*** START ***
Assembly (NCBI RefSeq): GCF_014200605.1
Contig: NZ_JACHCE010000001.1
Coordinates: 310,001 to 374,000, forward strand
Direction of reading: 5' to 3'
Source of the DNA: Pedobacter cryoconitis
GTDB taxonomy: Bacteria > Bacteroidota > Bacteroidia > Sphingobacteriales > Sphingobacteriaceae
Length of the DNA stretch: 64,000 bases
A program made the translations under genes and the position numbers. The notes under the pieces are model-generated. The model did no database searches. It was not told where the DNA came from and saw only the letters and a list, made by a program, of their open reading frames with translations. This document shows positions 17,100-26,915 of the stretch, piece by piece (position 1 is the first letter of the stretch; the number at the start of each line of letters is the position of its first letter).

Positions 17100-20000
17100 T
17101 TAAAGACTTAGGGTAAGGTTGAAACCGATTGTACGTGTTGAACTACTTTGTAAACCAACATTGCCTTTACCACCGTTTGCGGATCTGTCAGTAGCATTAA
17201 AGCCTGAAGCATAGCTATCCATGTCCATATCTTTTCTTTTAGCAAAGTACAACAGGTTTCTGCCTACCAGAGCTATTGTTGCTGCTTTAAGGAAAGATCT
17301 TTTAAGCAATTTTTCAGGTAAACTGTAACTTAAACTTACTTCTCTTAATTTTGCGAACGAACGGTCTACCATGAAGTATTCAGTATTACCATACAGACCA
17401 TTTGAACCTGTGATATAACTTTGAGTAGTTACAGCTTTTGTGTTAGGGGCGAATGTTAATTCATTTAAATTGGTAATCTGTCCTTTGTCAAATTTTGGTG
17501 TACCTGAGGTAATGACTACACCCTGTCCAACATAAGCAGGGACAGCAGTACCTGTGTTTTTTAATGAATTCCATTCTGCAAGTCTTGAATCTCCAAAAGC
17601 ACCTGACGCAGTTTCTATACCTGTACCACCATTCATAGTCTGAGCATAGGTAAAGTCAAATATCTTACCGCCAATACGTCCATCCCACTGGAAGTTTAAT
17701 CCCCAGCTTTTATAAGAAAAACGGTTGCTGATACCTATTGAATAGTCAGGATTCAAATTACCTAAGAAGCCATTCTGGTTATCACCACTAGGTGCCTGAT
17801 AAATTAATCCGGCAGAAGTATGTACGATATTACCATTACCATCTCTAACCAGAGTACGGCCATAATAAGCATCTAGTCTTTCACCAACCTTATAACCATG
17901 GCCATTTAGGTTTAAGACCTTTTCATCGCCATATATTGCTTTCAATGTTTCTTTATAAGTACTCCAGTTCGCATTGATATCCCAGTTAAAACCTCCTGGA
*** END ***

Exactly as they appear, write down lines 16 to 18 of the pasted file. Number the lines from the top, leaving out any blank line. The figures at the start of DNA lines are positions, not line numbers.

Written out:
17601 ACCTGACGCAGTTTCTATACCTGTACCACCATTCATAGTCTGAGCATAGGTAAAGTCAAATATCTTACCGCCAATACGTCCATCCCACTGGAAGTTTAAT
17701 CCCCAGCTTTTATAAGAAAAACGGTTGCTGATACCTATTGAATAGTCAGGATTCAAATTACCTAAGAAGCCATTCTGGTTATCACCACTAGGTGCCTGAT
17801 AAATTAATCCGGCAGAAGTATGTACGATATTACCATTACCATCTCTAACCAGAGTACGGCCATAATAAGCATCTAGTCTTTCACCAACCTTATAACCATG